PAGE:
One thing that’s obviously going to be quite special about this sequel is the opportunity to explore all of the world’s nine realms, something that wasn’t possible before and that comes up within the game’s opening hours as Kratos, Atreus and Mimir head to Svartalfheim in search of Tyr, the Norse God of War originally thought to be dead.
Svartalfheim is quite a sizable locale, a series of land sections amongst huge lakes navigated mostly by boat (not unlike the Lake of the Nine in the previous game). It took me a good few hours to see everything that I possibly could sans some parts I’ll need to come back to with new abilities, including a couple of lengthy and genuinely interesting side quests. One of these rewarded me with some very attractive and useful armour for my troubles, the other – well, I’m not allowed to say. It’s cool as fuck, though.
Both of these also happen to centre around one of the game’s supporting characters and the reconciliation of their shady past, so while I’m excited for all of the new cast of characters I’ll meet across Ragnarok it’s also heartening to return to some familiar faces and have the opportunity to get to know them even more. And I think that really sets the tone for my journey back into this world – it might not be the massive shift that the previous entry was, but that game wasn’t just exciting because it was different, it was exciting because it was really bloody good and so it’s an immense pleasure just to be here again.
Following my semi-open world jaunt in Svartalfheim is a deeper dive into an enormous mine, a labyrinthine environment packed with large-scale puzzles that make good use of the pair’s increased mobility as well as some handy new ‘sonic arrows’ gifted to Atreus that can both stun enemies as well as cause certain materials in the world to crumple under acoustic pressure. This section serves to highlight the newfound synergy between Kratos and Atreus more than ever as they navigate the mine’s depths together and actively work towards a common goal.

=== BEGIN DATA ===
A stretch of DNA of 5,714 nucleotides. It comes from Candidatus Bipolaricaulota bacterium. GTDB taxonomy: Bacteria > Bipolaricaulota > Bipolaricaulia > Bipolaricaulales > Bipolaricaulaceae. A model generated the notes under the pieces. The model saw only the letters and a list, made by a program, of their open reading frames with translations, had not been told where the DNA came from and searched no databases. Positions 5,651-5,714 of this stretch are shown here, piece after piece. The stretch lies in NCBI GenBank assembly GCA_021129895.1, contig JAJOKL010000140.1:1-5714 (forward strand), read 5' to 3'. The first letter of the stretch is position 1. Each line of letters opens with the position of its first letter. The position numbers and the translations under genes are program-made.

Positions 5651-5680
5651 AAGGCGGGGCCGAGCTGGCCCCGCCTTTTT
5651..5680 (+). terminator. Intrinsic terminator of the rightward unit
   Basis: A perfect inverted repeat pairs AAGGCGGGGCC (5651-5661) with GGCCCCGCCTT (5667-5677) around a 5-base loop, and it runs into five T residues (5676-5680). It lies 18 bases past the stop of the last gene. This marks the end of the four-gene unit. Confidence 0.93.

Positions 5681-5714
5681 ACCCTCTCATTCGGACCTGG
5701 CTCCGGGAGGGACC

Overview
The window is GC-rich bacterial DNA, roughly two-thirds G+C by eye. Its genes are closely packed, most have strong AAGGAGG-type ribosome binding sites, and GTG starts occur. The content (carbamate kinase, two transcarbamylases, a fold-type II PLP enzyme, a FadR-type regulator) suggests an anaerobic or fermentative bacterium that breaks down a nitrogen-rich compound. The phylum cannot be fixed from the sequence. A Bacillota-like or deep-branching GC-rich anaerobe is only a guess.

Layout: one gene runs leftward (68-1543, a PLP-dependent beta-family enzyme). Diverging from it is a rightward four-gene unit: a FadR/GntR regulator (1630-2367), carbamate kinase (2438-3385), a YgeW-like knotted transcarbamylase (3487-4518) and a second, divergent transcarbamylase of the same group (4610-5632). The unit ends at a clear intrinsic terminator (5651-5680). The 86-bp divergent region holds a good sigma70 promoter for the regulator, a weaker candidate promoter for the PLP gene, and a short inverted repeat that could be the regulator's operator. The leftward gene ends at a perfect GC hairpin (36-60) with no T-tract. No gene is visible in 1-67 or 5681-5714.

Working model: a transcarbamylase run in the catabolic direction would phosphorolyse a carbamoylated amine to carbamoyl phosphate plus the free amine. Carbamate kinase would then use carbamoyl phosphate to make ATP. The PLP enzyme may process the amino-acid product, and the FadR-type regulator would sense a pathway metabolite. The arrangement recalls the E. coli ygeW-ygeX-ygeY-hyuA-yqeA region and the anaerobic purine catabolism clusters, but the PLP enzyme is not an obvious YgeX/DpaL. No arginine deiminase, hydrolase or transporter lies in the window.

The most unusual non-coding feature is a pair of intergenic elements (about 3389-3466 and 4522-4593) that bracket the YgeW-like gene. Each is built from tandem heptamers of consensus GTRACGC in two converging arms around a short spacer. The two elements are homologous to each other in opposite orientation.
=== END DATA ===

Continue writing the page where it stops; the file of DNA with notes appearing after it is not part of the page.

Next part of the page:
Between Svartalfheim, Midgard and a secret hideout amongst the World Tree in the realm between, it’s clear that God of War Ragnarok is just as handsome and awe-inspiring a game as the one before it. Playing on PS5 there’s naturally a massive bump up in fidelity and detail with lush locales, gorgeous lighting and effects and breathtaking PS5-exclusive character models, despite a lack of any other real “new gen” features given this is a cross-platform release. It’s also a little odd to still be trudging through the Yggdrasil branch sections that were originally designed to mask the last game’s loading times, though these are also used to give characters time for conversation so it’s not a huge offence.
The single, uninterrupted camera shot that was a bold and fresh concept in the last game is back as well, and despite not being a new idea is still a unique point-of-difference in this series. It works just as well as ever, and even in these early moments is used to great effect to draw you into each scene and impart the wondrous sense of scale from enormous peaks right down to the quiver in a character’s eye. The game doesn’t pull any punches with throwing heart-wrenching moments at you from the outset and so being forced to sit, in those moments, still hits awfully hard.
There’s so much more that I could talk about, and exponentially more that I simply can’t just yet, but suffice it to say that based on the first half-dozen hours of God of War Ragnarok this is everything I would have wanted in a sequel. It doesn’t offer a wildly new experience in the way that its predecessor did, but it has no reason to when there’s still so much left to offer. It’s my hope that there’s maybe a major surprise or two in store down the track, but even if that hope turns out to be in vain I’ll be left with a meaty, satisfying action game filled with gorgeous views and a riveting next chapter in this compelling world.
God of War Ragnarok releases on November 9th for PS5 and PS4. Amazon currently has the cheapest prices at $98 for PS5 and $79 for PS4.
We’ll have a full review for the game at 3AM AEDT on November 4th.